the posting or display of election propaganda in any place, whether public or whether a particular matter shall be considered ecclesiastical in nature.327 This
private, except inthe common poster areas sanctioned by COMELEC. This court in Ebralinagexempted Jehovahs Witnesses from participating in the flag
means that a private person cannot post his own crudely prepared personal ceremony "out of respect for their religious beliefs, [no matter how] "bizarre"
poster on his own front dooror on a post in his yard. While the COMELEC will those beliefsmay seem to others."328 This court found a balance between the
certainly never require the absurd, there are no limits to what overzealous and assertion of a religious practice and the compelling necessities of a secular
partisan police officers, armed with a copy of the statute or regulation, may command. It was an early attempt at accommodation of religious beliefs.
do.319 Respondents ordered petitioners, who are private citizens, to remove the
tarpaulin from their own property. The absurdity of the situation is in itself an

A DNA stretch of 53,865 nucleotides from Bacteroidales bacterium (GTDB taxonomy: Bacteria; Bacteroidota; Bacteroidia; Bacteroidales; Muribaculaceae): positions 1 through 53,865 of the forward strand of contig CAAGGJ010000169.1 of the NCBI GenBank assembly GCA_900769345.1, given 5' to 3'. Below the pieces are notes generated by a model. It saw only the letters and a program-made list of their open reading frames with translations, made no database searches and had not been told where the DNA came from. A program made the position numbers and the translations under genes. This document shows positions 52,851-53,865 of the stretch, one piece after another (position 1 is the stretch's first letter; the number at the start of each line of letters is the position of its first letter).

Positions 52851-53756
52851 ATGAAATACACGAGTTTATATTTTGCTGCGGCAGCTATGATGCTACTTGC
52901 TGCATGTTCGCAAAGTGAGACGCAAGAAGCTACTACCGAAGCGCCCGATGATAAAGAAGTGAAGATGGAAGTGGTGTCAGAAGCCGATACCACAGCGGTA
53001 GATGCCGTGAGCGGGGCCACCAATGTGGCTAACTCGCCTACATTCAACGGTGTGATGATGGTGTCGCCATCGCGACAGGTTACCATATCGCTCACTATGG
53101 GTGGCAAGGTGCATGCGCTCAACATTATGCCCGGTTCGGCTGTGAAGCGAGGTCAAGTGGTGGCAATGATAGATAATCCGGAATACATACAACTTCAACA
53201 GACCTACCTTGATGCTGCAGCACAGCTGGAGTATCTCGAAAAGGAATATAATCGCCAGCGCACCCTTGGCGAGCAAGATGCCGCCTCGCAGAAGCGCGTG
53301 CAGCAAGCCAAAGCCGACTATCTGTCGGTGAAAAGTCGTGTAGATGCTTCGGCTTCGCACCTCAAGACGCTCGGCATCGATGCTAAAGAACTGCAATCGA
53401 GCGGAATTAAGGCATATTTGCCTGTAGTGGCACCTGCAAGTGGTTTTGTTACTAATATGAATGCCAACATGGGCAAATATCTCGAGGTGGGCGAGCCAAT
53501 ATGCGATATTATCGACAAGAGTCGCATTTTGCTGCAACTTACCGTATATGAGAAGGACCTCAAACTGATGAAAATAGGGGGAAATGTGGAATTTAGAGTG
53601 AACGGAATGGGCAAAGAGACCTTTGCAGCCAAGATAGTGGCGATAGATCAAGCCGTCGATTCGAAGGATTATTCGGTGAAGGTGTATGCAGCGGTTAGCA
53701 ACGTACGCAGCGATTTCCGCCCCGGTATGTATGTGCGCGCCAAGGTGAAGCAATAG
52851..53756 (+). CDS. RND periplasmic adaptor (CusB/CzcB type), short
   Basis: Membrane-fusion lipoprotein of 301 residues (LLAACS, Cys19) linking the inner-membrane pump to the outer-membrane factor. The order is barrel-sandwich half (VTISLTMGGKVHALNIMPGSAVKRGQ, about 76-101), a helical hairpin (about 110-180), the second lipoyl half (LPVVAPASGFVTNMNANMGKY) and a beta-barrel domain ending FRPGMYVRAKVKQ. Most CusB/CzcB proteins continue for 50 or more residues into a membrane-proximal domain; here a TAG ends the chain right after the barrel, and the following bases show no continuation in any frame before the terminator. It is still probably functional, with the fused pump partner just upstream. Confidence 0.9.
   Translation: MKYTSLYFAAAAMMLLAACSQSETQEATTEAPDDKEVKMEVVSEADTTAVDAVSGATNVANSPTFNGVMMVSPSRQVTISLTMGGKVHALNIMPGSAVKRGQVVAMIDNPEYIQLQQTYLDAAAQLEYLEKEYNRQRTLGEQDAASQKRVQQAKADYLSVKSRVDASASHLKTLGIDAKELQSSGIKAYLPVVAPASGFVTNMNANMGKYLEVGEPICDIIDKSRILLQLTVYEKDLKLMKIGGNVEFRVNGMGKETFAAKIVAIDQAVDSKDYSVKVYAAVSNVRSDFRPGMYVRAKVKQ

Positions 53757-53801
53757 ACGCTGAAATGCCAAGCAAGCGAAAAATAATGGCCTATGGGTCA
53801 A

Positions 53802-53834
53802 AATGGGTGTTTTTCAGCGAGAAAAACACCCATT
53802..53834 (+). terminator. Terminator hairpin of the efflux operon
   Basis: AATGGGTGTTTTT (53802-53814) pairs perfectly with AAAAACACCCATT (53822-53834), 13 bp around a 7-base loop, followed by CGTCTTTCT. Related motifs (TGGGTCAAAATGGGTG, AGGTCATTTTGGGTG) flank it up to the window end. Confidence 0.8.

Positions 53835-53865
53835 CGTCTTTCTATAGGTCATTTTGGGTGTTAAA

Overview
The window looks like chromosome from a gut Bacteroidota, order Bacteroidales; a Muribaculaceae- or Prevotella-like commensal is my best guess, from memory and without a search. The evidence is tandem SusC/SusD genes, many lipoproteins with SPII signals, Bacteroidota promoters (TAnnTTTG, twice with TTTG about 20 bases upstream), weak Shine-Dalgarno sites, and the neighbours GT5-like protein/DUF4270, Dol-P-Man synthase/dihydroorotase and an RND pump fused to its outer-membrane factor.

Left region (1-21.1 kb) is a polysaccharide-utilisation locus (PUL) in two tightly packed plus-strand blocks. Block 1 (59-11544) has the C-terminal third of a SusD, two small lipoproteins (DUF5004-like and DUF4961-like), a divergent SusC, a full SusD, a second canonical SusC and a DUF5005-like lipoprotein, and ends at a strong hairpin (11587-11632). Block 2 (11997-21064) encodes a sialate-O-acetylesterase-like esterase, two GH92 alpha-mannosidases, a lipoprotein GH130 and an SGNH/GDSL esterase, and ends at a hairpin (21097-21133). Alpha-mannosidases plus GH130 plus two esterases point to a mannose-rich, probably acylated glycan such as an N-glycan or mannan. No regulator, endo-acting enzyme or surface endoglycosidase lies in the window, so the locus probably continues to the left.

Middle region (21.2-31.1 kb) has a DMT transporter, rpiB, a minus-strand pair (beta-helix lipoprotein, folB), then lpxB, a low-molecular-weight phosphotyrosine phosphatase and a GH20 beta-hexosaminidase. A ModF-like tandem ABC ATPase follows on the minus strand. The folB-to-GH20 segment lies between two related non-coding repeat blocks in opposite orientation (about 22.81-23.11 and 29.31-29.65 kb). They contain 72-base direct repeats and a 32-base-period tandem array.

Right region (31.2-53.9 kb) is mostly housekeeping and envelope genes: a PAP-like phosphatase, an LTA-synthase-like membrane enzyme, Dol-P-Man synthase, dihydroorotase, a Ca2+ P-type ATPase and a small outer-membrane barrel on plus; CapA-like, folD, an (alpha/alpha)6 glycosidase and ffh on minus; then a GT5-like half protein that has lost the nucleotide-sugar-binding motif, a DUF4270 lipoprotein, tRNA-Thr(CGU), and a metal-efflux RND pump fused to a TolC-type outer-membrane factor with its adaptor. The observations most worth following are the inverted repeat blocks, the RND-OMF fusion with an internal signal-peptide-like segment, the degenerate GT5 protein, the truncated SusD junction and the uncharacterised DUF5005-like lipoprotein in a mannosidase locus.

indication of the unconstitutionality of COMELECs interpretation of its powers. In Estrada v. Escritor,329 this court adopted a policy of benevolent neutrality:

Freedom of expression can be intimately related with the right to property. With religion looked upon with benevolence and not hostility, benevolent
There may be no expression when there is no place where the expression may neutrality allows accommodation of religion under certain circumstances.
be made. COMELECs infringement upon petitioners property rights as in the Accommodations are government policies that take religion specifically
present case also reaches out to infringement on their fundamental right to intoaccount not to promote the governments favored form of religion, but to
speech. allow individuals and groups to exercise their religion without hindrance. Their
purpose or effect therefore is to remove a burden on, or facilitate the exercise
of, a persons or institutions religion. As Justice Brennan explained, the
Respondents have not demonstrated thatthe present state interest they seek to "government [may] take religion into account . . . to exempt, when possible,